AI Index Provides ‘Second Set of Eyes’ for Overtaxed Hospital Nurses

With the amount of  stress being placed on health care systems around the world, it’s an ideal time to inject a new AI algorithm into the mix. The huge burden being placed on nurses will only worsen in the next few weeks and months.

An informative piece in explains the Rothman Index and how its being used to help with hands-on health care.

Yale New Haven Hospital (YNHH) nursing staff is one of the earliest users of the Rothman Index. The index is a tool used to reflect levels of severity and risk  for patients. Clinical Informatics Manager Leslie Hutchins said YNHH implemented the technology to provide the right advice, at the right time and pull meaningful data to better treat patients.

The Rothman index uses electronic medical record data for calculations. Its 26 variables (including 11 nursing assessment metrics are put into graphs. The medical industry viewed the  Rothman Index with skepticism in terms of validity and reliability. Initially, the index didn’t have enough peer-reviewed literature for nurses and clinicians to feel confident about using it. However, research shows the Rothman Index performance has improved nursing assessments, which makes it more likely that they are improving patient care.

Yale uses “SWAT teams” of nurses who are experienced in critical care, trauma, and cardiovascular life support for its program.
Warning notifications are sent to cell phones when a patient’s index shows signs of deterioration. SWAT reviews the patient’s EMR and assesses the patient. The clinical nurses, doctors, and SWAT then collaborate to determine the focal points of the patient’s care. The SWAT nurses have taken on the label of the “second set of eyes.”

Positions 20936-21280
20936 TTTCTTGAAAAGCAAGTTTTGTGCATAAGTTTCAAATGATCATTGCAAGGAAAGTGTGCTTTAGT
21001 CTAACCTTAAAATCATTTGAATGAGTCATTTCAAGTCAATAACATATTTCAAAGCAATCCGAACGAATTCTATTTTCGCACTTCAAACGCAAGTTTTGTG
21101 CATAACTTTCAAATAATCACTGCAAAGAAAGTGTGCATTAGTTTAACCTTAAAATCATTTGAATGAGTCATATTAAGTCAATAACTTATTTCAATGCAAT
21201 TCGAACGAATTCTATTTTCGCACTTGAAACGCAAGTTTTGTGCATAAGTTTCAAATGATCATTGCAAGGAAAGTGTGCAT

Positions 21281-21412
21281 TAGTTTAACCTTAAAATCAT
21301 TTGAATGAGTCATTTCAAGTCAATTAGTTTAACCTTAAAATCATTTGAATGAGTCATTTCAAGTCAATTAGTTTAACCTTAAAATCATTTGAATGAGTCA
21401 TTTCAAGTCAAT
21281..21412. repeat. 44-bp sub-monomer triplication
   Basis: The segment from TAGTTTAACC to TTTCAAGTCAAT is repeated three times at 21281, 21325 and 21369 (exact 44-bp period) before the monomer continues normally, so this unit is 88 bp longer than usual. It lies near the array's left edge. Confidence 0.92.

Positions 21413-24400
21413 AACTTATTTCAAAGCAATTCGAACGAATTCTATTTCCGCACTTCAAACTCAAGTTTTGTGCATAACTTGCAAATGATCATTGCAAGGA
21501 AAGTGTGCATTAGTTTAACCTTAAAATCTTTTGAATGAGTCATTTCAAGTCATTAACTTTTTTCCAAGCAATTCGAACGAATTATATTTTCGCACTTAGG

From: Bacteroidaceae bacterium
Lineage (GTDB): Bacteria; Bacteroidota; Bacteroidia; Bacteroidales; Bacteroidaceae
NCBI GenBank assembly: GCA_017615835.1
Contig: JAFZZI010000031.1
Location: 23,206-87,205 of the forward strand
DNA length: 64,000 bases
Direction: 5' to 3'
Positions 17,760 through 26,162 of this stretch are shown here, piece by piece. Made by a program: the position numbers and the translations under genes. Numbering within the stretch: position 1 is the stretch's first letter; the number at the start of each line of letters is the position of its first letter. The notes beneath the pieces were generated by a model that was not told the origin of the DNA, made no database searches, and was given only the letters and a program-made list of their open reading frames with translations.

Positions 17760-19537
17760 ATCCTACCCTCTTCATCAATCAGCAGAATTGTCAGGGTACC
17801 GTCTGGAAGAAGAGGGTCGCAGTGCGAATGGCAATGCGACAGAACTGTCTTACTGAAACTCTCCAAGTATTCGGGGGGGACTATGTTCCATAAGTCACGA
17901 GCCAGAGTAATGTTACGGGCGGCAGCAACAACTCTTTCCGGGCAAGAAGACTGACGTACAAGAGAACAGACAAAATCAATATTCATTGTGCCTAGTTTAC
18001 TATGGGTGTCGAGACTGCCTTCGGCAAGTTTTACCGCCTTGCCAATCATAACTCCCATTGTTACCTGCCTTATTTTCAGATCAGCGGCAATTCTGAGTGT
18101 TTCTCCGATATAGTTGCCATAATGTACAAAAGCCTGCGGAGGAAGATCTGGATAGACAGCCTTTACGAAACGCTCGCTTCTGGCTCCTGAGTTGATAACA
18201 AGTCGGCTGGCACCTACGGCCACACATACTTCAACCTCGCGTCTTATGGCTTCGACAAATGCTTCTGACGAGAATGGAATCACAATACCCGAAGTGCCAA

The nurses this program is designed for must do their part in believing in the approach and applying it to their own personal routine of caring for patients.

New algorithms will be integrated into patient care and nurses have to garner experience in the interpretation of multiple data results to integrate new information into their daily practice. Based on their own Rothman index experience, the YNHH nurses offered their best advice on integrating new data into patient care seamlessly:

  • The mindset of the team of nurses must be open to growth. Be prepared to learn new ways to harvest and utilize patient data.
  • When integrating a tool into existing practice it is essential to offer word-of-mouth frontline stories that complement the training sessions.
  • Be sure the tools you choose to integrate are user-friendly and that the output interpretation is intuitive.
  • The main goal is that patient care benefits from the integration of any artificial intelligence tool. Nurses should be able to spend more time bedside and understand their patient’s medical condition and needs better as a result of implementation.

Robots are performing nursing functions like taking vitals signs, ambulation support, administering medications and learning infectious disease protocol. As more robots are integrated into healthcare settings, the traditional role of the nurse will change. Research says that 8-to-16 percent of the time nurses spend on the job is allocated to activities that are not solely nursing duties and could be delegated to another member of staff. When nurses have robots to support them, they will have the control to take this time back and dedicate it directly to patient care.